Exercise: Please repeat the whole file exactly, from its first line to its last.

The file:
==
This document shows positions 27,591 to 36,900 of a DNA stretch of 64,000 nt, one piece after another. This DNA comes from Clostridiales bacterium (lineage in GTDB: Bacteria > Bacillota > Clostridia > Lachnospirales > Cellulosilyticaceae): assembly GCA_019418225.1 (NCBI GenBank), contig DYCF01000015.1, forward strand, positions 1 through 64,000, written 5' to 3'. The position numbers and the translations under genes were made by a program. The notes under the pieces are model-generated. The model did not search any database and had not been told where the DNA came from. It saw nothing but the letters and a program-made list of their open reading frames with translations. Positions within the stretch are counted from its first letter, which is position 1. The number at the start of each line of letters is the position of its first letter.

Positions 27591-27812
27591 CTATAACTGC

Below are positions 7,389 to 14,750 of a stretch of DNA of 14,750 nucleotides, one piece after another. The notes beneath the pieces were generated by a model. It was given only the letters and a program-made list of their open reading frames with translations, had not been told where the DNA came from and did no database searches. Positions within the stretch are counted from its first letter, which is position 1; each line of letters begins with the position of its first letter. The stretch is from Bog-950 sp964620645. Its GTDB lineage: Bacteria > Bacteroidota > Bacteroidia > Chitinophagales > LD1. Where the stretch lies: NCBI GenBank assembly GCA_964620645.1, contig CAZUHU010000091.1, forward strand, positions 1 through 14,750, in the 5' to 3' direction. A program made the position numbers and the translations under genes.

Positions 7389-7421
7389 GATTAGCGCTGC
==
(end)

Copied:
This document shows positions 27,591 to 36,900 of a DNA stretch of 64,000 nt, one piece after another. This DNA comes from Clostridiales bacterium (lineage in GTDB: Bacteria > Bacillota > Clostridia > Lachnospirales > Cellulosilyticaceae): assembly GCA_019418225.1 (NCBI GenBank), contig DYCF01000015.1, forward strand, positions 1 through 64,000, written 5' to 3'. The position numbers and the translations under genes were made by a program. The notes under the pieces are model-generated. The model did not search any database and had not been told where the DNA came from. It saw nothing but the letters and a program-made list of their open reading frames with translations. Positions within the stretch are counted from its first letter, which is position 1. The number at the start of each line of letters is the position of its first letter.

Positions 27591-27812
27591 CTATAACTGC

Below are positions 7,389 to 14,750 of a stretch of DNA of 14,750 nucleotides, one piece after another. The notes beneath the pieces were generated by a model. It was given only the letters and a program-made list of their open reading frames with translations, had not been told where the DNA came from and did no database searches. Positions within the stretch are counted from its first letter, which is position 1; each line of letters begins with the position of its first letter. The stretch is from Bog-950 sp964620645. Its GTDB lineage: Bacteria > Bacteroidota > Bacteroidia > Chitinophagales > LD1. Where the stretch lies: NCBI GenBank assembly GCA_964620645.1, contig CAZUHU010000091.1, forward strand, positions 1 through 14,750, in the 5' to 3' direction. A program made the position numbers and the translations under genes.

Positions 7389-7421
7389 GATTAGCGCTGC